You can alter the quality of the 3D model when you adjust the Tessellation Quality slider. More triangles mean a better-looking model. You can also click the Accurate Tessellation checkbox if you want smooth surfaces.


Tip #16 – Editing Backplates

You’ll still need to use editing software, like Photoshop, to change your Backplates. But KeyShot now lets you apply those Backplates on the fly. Refresh the Backplate library and apply it to your scene.

You may also find the Perspective Match feature useful here. This allows you to match your model with the Backplate so you get the right perspective.


Tip #17 – Getting Rid of Hotspots

Hotspots tend to crop up when you apply new environments to your scene. Unfortunately, these can cause you to lose definition in the model. So, you’ll want to get rid of them whenever you can.

Go to the “Project Window” and enter the HDR editor under the “Environment” tab. This will show you some white light sources that could be the cause of your hotspots. Add a pin and overlay to the light source, then lower the brightness. This usually gets rid of any hotspots in your model.


Tip #18 – Gem Materials



The newest version of KeyShot has made some big changes to the Gem Material type. That means rubies and diamonds look even more like their real-life counterparts.

That’s great on its own, but you can also mess with how light disperses in the gem. Lower the Abbe value so it’s below eight and you’ll see some gorgeous effects come from this.


Tip #19 – Use Save Reminders

Let’s say you’ve been working on your model for hours. You’re locked into your work to the point that you completely forget to save as you go. Then, your computer crashes. It’s a nightmare scenario. All of that work down the drain because you forgot to save.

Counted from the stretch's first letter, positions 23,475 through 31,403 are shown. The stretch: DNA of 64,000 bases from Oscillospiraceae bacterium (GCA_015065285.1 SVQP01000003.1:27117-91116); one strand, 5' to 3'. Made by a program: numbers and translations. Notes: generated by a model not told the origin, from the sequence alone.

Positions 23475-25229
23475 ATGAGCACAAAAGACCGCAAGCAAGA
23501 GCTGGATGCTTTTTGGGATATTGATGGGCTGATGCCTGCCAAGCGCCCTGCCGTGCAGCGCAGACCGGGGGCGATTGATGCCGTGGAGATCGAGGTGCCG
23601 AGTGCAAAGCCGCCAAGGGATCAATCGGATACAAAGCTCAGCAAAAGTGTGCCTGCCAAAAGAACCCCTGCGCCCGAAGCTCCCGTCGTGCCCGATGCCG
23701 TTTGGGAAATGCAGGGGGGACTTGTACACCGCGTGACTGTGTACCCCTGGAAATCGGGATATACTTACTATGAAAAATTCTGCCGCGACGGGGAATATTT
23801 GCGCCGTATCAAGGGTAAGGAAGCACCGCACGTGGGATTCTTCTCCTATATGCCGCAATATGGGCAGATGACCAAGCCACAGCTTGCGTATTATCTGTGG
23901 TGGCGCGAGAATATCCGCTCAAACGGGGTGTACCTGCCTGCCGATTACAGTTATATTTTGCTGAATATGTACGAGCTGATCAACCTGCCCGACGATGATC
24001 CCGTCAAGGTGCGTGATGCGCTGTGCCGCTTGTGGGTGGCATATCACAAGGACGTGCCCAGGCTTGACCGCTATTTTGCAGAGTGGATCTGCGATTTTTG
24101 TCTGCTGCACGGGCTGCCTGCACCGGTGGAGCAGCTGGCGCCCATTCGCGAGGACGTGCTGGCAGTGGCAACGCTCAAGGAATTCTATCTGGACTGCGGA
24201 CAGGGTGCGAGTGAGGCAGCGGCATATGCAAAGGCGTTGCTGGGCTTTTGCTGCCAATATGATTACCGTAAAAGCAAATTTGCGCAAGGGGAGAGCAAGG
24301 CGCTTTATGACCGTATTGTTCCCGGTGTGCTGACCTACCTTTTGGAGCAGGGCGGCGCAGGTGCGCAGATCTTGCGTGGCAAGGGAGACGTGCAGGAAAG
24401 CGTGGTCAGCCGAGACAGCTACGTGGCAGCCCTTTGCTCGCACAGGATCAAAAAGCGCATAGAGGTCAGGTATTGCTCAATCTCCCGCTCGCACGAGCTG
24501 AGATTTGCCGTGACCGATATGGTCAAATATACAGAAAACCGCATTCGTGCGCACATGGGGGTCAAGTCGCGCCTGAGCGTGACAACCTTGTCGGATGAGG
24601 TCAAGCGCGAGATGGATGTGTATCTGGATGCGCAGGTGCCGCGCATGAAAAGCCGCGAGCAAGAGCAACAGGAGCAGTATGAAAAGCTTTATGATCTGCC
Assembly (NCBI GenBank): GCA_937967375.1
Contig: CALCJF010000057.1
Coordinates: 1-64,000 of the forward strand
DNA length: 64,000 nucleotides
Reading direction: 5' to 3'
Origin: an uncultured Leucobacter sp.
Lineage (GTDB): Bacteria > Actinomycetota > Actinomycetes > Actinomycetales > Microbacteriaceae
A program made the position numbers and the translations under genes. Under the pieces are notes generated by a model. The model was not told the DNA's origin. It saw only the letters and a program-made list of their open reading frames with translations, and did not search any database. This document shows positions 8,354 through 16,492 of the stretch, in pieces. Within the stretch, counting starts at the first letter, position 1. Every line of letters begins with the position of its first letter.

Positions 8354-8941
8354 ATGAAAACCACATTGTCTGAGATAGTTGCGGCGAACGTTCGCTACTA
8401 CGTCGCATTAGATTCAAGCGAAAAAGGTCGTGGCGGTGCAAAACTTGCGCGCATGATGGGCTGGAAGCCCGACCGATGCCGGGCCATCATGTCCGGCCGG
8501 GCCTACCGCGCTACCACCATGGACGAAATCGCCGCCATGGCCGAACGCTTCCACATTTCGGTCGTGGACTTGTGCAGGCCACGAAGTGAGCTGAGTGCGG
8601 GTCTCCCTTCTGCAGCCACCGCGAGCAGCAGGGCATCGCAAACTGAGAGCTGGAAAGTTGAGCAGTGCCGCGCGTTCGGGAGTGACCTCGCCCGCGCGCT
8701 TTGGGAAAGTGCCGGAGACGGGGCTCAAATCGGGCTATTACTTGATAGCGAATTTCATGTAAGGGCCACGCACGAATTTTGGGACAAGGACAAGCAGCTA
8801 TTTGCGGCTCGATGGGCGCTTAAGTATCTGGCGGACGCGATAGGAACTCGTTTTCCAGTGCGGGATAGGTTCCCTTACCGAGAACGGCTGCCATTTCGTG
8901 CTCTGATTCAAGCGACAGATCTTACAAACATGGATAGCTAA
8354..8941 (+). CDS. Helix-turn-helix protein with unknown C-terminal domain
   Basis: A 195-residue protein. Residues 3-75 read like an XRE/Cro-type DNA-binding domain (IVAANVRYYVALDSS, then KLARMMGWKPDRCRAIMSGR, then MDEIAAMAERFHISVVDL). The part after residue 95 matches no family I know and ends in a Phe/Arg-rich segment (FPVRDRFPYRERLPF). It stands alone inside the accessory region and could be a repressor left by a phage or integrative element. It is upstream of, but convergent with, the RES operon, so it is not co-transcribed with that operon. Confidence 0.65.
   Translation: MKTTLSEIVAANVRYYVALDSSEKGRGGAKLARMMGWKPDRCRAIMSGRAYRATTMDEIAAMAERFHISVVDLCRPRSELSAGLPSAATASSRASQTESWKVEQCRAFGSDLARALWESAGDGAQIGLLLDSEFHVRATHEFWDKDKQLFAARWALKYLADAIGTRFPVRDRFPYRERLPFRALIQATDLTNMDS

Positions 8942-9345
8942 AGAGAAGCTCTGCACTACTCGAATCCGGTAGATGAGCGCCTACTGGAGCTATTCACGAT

KeyShot 6 helps you avoid this problem with save reminders. Click the “Preferences” menu item and head to the “General” tab. You should see the save reminder section near the bottom of the tab. You can set this so that KeyShot reminds you to save at certain time intervals. There’s also a “Never” option, but anybody who has lost work before will want to avoid this.


Tip #20 – Use the Occlusion Procedural Shader

The Occlusion Procedural Shader allows you to place occlusion effects on individual materials. Think of it like an ambient light source. You’ll be able to use it to create some nice soft shadows. Beyond that, it’s great for altering surface details and creating more realistic scenes.

You can also combine it with the Material Graph to create different effects for my models. It takes some practice to get used to but your models will see the benefits if you put the time in.



So, there you have it. These 20 quick KeyShot tips will help you get the most out of the software. Hopefully, these tips will also make your workflow more efficient. Every saved minute counts in 3D rendering, especially when you have tight deadlines to meet.

Some of you may be unsure of how to apply these tips. That’s okay because ArchiStar Academy has you covered. Not only do they offer KeyShot at a lower price than any other supplier, but ArchiStar Academy also offers online KeyShot courses for those who really want to get to grips with the software.

That’s not all. ArchiStar Academy also offers courses in many of the top digital design software packages available today. They can show you how to learn Revit online or help you through our online Maya courses. With ArchiStar Academy, you can develop your skills in all of the major 3D modelling software packages. Contact them today to find out how you can get started.

Please don’t hesitate to get in touch with Archistar Academy today if you have any questions.

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Posted on 20 Jan 2020